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Why is it Hard to Stick to a Budget?

Why is it Hard to Stick to a Budget?

When my former husband and I first got married, I knew that managing money was important. It was only logical to make up a list of all of our expenses and see if we had enough money to pay them.

I knew that there was only x amount of money available for each item, etc., so I wrote things up and evaluated. And on paper it always worked out, just barely.

But no matter how hard I tried, it never actually worked out in reality.

It got very frustrating, and I gave up. In fact, I’ve never really had a official “budget” since. (Instead, I have a spending plan, which is a much more palatable way of handling things that works for me.)

One of the big reasons that my budget never worked out was that I was doing it backwards. I listed out all of our expenses, and then tried to see if we had enough money to pay for them, or tried to get enough money if we didn’t. My then-husband was also not involved. I was the designated “money person”, and so I made the budget up and presented it to him.

That just doesn’t work. What would have been more likely to have worked (at least a little better) would have been for us to come up with the list together, and agree to it.

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Another problem was that I never sat down and figured out what it was that was actually causing the problems. It wasn’t that “well but we weren’t expecting that expense, next month will be better”. It was that I wasn’t facing reality. I wasn’t expecting the unexpected, or taking into account things I regularly forgot about and spreading them over the entire year (like car insurance or Christmas). I also didn’t realize that we were spending way too much money on transportation expenses as a percentage of our income.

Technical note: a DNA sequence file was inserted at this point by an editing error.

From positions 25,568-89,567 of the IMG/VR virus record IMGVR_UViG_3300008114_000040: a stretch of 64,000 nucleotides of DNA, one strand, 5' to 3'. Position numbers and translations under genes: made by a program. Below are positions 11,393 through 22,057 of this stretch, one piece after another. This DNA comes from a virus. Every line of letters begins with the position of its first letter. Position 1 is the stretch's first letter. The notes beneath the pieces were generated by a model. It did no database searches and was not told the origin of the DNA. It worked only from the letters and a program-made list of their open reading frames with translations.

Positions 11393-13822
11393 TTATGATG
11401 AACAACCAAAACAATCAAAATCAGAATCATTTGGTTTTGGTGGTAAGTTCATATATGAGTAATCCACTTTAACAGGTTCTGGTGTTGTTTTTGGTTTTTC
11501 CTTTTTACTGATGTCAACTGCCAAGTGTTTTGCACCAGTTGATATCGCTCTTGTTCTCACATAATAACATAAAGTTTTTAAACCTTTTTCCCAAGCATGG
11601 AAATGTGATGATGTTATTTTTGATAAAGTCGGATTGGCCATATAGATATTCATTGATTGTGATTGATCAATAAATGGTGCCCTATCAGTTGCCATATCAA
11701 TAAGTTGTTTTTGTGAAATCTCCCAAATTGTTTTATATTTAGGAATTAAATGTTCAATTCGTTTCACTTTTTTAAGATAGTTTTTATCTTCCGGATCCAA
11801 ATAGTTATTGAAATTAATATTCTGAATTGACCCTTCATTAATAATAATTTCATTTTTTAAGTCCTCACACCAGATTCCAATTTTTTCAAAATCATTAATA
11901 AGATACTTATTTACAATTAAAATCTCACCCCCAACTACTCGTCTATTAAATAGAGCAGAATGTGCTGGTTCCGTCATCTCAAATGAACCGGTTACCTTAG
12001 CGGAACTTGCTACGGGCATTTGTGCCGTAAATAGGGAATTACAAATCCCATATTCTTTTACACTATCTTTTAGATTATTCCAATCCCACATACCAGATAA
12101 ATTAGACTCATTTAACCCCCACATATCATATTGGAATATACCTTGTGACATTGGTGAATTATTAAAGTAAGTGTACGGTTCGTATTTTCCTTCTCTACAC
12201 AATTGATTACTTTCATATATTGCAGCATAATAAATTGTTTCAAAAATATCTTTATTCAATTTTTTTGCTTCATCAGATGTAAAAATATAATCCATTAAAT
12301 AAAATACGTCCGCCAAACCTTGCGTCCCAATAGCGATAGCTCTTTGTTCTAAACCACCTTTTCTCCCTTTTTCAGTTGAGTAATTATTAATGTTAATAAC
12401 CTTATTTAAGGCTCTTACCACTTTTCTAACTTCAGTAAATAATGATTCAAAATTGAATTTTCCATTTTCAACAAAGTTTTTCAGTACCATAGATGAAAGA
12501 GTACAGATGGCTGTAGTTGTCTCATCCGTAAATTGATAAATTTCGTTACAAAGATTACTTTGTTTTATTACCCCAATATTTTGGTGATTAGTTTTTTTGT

The thing is, it’s normal to have a few problems with a spending plan (especially if you make very little money) when you’re just getting started. It takes time to adjust things to where they work. Instead of getting upset or giving up, step back and analyze. Try something different. Make small adjustments. Get what’s really important to you in there. If you’re going to go out to eat once a week, actually put it in the plan instead of telling yourself that you won’t and then doing it anyway.

The key is to make a spending plan/budget work for you instead of the reverse. Make it something that helps you get to where you want to be, instead of this dreadful thing that you “have” to follow.

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